One last form of heat training involves… actually putting some effort in and running (yeah, I’m not picking this one). Several Badwater finishers recommend a technique in which you wear as many layers of clothing as possible, so that the actual temperature outside doesn’t matter. While I’ve never tried this, it reminds me of the time when I moved into the apartment I was subletting for a semester, and the girls decided we should have a “hazing” night for me to fit in (note that this was all in good fun, was not done in a mean spirited way at all, and we are all best friends years later). They discovered how much I love pink, so they told me to put on every article of pink clothing I owned (simultaneously) and then head out to the bars like that. Unfortunately, I couldn’t walk because I have so many pink clothes. Once it was determined that I could not get down the stairs and to the bars like that, we stayed home and played Edward Forty Hands instead. In the midst of this, they jokingly told me I had to rearrange the living room furniture with the forties still strapped to my hands. They then left the room for a few minutes, and I actually managed to do it (I swapped the futon and the couch), though they never believed me that I didn’t take the forties off to do so. Perhaps I missed my calling in drunken home decorating.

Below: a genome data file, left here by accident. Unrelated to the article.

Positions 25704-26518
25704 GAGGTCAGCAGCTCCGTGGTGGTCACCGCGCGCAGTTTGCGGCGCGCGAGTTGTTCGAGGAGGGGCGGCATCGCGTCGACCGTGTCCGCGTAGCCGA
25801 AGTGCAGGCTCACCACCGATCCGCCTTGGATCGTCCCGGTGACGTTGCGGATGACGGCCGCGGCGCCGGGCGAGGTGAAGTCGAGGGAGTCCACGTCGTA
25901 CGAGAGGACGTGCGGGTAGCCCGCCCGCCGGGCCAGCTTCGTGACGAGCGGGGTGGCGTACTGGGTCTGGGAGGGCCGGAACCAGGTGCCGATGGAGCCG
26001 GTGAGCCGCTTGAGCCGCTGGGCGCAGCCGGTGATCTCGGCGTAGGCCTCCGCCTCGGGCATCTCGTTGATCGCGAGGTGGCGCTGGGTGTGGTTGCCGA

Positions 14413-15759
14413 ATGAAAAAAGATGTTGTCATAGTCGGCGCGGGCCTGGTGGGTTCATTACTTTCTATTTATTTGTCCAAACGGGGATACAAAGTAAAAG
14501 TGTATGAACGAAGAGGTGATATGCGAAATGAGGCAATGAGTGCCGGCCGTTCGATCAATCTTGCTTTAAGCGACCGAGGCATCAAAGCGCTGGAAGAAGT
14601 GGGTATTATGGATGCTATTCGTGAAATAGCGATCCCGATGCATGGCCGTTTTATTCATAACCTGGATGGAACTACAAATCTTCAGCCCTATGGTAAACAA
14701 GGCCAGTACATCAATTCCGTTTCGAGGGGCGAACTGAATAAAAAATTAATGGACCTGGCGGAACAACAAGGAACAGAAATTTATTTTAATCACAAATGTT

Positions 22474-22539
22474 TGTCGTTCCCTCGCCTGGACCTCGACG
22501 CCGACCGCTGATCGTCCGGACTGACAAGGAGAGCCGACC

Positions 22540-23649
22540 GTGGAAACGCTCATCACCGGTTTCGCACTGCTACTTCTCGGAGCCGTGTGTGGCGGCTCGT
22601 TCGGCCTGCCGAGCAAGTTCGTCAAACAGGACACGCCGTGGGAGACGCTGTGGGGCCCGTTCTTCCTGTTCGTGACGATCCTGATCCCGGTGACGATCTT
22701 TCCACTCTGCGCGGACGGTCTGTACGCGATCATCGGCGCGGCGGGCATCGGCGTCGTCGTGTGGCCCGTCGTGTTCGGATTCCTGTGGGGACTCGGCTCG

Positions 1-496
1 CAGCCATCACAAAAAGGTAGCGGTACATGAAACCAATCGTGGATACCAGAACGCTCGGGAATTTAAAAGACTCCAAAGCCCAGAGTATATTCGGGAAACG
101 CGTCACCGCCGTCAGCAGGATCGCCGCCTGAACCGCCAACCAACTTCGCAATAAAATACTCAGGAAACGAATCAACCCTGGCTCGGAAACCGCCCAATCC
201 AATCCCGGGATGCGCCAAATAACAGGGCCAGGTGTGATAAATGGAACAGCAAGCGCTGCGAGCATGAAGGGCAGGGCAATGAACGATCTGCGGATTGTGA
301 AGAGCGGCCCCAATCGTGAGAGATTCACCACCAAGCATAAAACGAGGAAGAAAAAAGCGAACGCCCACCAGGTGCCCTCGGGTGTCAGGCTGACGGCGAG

This post was written as a part of Runner’s Lounge’s Take It And Run Thursday, in which runners from all across the running blogging community come together to post about a single topic. This week’s theme was Running in the Heat.

Comments

  1. After my long run in the heat, humidity, and wind this past weekend, I had decided that I definitely need some hot weather training (shouldn’t be hard…I do live in Texas).

    I was all prepared to suck it up, and get out and run at the hottest time of day for the next couple of weeks, but I like your beach plan much better!

  2. I’m thinking you meant to say “dessert” instead of “desert” throughout this post.

    I love the tip about running in the sauna. That would get me some well-needed attention at the Y!
    (and thanks for the comment!)

  3. I meant of course, the opposite of what i just said.

    sigh.

  4. Training in a sauna… Not a bad idea and that would indeed be very hardcore. I’m like you, I think embracing the heat is the way to go.

  5. The book, “Death in the Grand Canyon” has some great stories about strapping young men who thought, “eh, a little heat, big deal” as their last thoughts. And it points out that by a huge margin, tough young men are the most likely to die in the Grand Canyon because they’re so tough.